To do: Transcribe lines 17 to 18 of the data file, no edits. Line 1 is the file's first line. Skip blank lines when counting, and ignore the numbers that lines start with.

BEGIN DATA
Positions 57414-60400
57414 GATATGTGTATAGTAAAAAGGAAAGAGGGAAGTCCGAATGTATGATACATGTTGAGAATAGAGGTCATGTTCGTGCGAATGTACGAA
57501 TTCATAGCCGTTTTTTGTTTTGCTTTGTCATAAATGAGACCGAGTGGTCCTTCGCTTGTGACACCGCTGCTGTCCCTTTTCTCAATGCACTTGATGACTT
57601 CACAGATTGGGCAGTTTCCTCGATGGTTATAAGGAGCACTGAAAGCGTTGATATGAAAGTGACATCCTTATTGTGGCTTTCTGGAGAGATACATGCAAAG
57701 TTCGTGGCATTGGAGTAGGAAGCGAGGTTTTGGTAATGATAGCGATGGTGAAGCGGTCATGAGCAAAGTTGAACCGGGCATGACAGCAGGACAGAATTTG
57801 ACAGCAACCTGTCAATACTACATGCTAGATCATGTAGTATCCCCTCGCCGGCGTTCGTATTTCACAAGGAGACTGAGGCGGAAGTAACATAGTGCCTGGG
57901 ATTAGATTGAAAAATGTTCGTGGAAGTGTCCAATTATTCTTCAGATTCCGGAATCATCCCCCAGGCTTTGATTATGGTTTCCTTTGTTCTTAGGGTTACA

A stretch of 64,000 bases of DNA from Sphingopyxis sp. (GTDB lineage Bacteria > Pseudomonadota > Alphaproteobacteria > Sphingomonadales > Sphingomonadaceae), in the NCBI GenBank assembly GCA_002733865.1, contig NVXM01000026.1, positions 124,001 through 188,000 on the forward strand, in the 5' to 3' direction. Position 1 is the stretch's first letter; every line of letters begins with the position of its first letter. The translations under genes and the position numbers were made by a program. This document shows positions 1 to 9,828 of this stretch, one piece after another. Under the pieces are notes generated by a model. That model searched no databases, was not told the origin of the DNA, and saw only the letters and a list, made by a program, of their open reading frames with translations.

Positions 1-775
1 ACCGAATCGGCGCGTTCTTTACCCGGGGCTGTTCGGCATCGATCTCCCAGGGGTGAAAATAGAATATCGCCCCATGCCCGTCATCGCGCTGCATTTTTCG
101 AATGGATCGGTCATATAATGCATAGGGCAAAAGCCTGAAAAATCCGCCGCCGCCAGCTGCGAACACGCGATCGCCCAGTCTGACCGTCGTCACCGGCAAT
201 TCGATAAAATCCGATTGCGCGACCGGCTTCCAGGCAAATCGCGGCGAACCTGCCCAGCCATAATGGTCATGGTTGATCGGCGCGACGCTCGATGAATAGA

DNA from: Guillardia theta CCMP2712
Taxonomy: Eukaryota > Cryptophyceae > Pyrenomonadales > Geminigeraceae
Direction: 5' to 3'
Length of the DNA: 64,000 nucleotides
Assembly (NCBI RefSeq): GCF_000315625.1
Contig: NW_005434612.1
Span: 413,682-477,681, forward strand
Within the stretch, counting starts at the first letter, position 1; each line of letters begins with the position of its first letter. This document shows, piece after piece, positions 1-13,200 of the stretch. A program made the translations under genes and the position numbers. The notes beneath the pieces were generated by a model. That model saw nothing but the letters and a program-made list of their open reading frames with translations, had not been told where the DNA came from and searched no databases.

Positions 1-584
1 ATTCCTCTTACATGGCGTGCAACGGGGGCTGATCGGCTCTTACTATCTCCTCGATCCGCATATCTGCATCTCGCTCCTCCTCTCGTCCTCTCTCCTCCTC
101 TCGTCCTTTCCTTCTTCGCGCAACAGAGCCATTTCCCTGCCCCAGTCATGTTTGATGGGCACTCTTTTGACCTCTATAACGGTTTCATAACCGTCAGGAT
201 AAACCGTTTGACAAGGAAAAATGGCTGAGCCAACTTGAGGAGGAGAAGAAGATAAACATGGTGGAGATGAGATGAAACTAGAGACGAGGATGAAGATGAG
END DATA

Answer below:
Assembly (NCBI RefSeq): GCF_000315625.1
Contig: NW_005434612.1